Sandys v. Pincus: Personal Relationships and Director Independence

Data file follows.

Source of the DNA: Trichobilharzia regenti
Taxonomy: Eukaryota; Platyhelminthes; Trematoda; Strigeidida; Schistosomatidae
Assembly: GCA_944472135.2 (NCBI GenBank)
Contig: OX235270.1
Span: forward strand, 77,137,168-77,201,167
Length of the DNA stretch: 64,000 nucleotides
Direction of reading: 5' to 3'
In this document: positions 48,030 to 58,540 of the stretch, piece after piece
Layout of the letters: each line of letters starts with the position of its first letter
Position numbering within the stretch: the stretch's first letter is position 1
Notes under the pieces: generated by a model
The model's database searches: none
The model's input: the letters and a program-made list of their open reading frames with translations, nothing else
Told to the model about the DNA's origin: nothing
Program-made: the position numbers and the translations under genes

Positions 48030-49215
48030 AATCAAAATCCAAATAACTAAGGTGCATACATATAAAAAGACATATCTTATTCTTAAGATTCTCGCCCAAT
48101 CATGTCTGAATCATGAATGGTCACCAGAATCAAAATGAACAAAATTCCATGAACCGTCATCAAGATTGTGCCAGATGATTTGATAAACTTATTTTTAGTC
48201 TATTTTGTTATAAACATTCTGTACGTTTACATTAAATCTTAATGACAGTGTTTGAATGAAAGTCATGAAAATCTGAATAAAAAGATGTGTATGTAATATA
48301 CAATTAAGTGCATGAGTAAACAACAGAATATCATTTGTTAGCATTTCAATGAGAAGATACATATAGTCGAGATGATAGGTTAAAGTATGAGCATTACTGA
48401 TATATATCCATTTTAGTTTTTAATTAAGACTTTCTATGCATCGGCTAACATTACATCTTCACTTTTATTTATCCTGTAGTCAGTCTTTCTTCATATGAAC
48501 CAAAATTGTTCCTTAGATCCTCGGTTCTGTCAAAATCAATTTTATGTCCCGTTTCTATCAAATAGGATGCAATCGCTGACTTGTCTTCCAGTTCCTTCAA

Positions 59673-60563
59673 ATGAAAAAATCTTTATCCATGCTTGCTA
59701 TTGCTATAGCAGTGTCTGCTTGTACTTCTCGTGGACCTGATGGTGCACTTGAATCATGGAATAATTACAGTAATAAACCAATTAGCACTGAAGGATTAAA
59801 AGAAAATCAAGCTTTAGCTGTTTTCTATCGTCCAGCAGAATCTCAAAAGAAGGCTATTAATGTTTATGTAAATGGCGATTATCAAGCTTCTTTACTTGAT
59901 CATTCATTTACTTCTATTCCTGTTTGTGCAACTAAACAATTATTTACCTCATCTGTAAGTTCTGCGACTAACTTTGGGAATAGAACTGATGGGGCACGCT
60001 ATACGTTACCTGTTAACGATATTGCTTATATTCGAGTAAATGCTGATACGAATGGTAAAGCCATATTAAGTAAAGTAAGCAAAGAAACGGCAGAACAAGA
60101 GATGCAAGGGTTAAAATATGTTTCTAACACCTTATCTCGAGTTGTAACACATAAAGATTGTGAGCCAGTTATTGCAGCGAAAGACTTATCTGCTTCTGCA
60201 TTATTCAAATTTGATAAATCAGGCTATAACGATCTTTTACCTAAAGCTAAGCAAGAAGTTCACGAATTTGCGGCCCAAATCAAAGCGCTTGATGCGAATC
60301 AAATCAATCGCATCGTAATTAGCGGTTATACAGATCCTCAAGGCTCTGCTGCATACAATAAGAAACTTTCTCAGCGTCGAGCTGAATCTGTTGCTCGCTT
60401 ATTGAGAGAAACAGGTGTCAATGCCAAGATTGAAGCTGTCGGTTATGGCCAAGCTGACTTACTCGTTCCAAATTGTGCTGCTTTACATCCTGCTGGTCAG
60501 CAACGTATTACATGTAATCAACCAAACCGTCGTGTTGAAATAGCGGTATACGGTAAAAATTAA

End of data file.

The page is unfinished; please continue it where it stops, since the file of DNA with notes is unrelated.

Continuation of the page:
In a recent decision, the Delaware Supreme Court reversed a Court of Chancery ruling in a stockholder derivative action, holding that a majority of the board of directors of Zynga, Inc. was not independent for purposes of presuit demand excusal. The reversal turned, in part, on the independence of one of the directors whose personal relationship with an interested director was the focus of the Supreme Court’s reasoning. At first glance, this decision could be read as one that deviates from Delaware’s longstanding presuit director independence jurisprudence, as articulated in the Delaware Supreme Court case of Beam v. Stewart, that mere allegations of personal friendships with interested directors are insufficient for the court to find an otherwise independent director interested in the demand futility context. However, a closer review of Sandys demonstrates that the stockholder plaintiff had, according to the court, alleged the kind of rare intimate relationship mentioned, though not present, in Beam and its progeny that can arise to a level to cause the court to doubt, at the pleading stage, a director’s ability to exercise impartial judgment in the face of a demand to initiate a lawsuit against a fellow director. Accordingly, the Sandys decision does not appear to deviate from Delaware precedent, but rather provides some additional clarity regarding the types of unique personal relationships that can alone affect director independence.